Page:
If you’ve been having trouble sleeping since the pandemic began, you’re not alone. The term “coronasomnia” was coined to describe insomnia “linked to the stress of life during COVID-19.” Studies from the UK, China, Italy, and Greece have shown high numbers of people with insomnia. There was also a significant increase in the number of online searches for ‘insomnia’ between April and May 2020.
So don’t worry about it. A lot of people are experiencing it.
I’ve experienced it, too, and I’ve tried all types of ways to deal with it, but the one that has been helpful for me is taking melatonin.
What is melatonin?
Melatonin is a hormone that your brain produces as a response to darkness. It’s meant to help with your body clock and sleep. As a supplement, it is used to help with “jetlag, delayed sleep-wake phase disorder, some sleep disorders in children, and anxiety before and after surgery.”
According to Johns Hopkins sleep expert Luis F. Buenaver, Ph.D., C.B.S.M., “Your body produces melatonin naturally. It doesn’t make you sleep, but as melatonin levels rise in the evening it puts you into a state of quiet wakefulness that helps promote sleep.”
Do you want to try it out? We recommend the 3mg melatonin supplements from Puritan’s Pride. Each bottle comes with 120 tablets with 3mg of melatonin that can help you sleep faster and longer.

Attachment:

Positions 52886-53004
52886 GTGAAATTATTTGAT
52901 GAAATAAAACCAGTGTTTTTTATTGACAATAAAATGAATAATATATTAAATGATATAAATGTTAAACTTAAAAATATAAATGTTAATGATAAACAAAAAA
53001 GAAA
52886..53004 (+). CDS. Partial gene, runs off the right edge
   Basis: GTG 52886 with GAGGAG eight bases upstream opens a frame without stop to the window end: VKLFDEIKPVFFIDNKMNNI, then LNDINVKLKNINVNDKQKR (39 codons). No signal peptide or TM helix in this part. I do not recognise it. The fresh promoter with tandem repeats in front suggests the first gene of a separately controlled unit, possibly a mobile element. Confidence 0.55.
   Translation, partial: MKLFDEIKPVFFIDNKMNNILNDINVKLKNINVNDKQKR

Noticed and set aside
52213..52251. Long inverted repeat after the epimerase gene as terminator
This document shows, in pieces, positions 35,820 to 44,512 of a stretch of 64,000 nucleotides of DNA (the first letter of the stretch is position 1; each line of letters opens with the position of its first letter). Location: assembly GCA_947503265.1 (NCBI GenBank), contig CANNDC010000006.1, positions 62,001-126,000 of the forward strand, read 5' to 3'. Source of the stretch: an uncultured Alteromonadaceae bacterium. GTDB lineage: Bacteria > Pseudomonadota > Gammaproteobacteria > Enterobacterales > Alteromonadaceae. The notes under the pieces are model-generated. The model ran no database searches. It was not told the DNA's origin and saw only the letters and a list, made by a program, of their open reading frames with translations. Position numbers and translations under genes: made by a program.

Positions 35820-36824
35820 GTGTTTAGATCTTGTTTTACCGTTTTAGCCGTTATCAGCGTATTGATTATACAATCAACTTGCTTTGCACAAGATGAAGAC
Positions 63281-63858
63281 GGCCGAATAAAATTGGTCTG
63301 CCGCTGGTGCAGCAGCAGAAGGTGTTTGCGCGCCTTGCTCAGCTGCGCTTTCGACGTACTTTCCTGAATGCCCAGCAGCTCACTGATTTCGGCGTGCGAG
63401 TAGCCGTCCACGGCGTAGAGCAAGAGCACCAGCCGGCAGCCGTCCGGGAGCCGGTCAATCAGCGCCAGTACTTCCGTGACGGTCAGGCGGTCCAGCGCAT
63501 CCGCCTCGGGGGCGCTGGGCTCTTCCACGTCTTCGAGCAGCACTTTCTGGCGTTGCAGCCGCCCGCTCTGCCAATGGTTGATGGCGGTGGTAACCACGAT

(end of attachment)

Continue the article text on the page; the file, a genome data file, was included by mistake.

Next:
How to use melatonin?
According to Dr. Buenaver, you need to supplement your melatonin with good sleeping habits. Keep the lights low before bed and stay away from laptops and smartphones, since the blue light from these devices can neutralize melatonin’s effects. The doctor says, “Your brain associates this light with daytime, and it can interfere with melatonin’s sleep-promoting effects.”
If you need to work in the evening or go online, use the blue light filter to screen it out. Watching TV is okay as long as you stay at least six feet away from the screen.
Dr. Buenaver adds that if melatonin doesn’t help in one or two weeks, stop using it. If sleep problems continue, he advises seeking a medical professional’s help. John Hopkins does not recommend melatonin for pregnant and breastfeeding individuals, and those with a seizure disorder or depression. Additionally, “Talk to your health care provider if you have diabetes or high blood pressure. Melatonin supplements may also raise blood-sugar levels and increase blood pressure levels in people taking some hypertension medications.”
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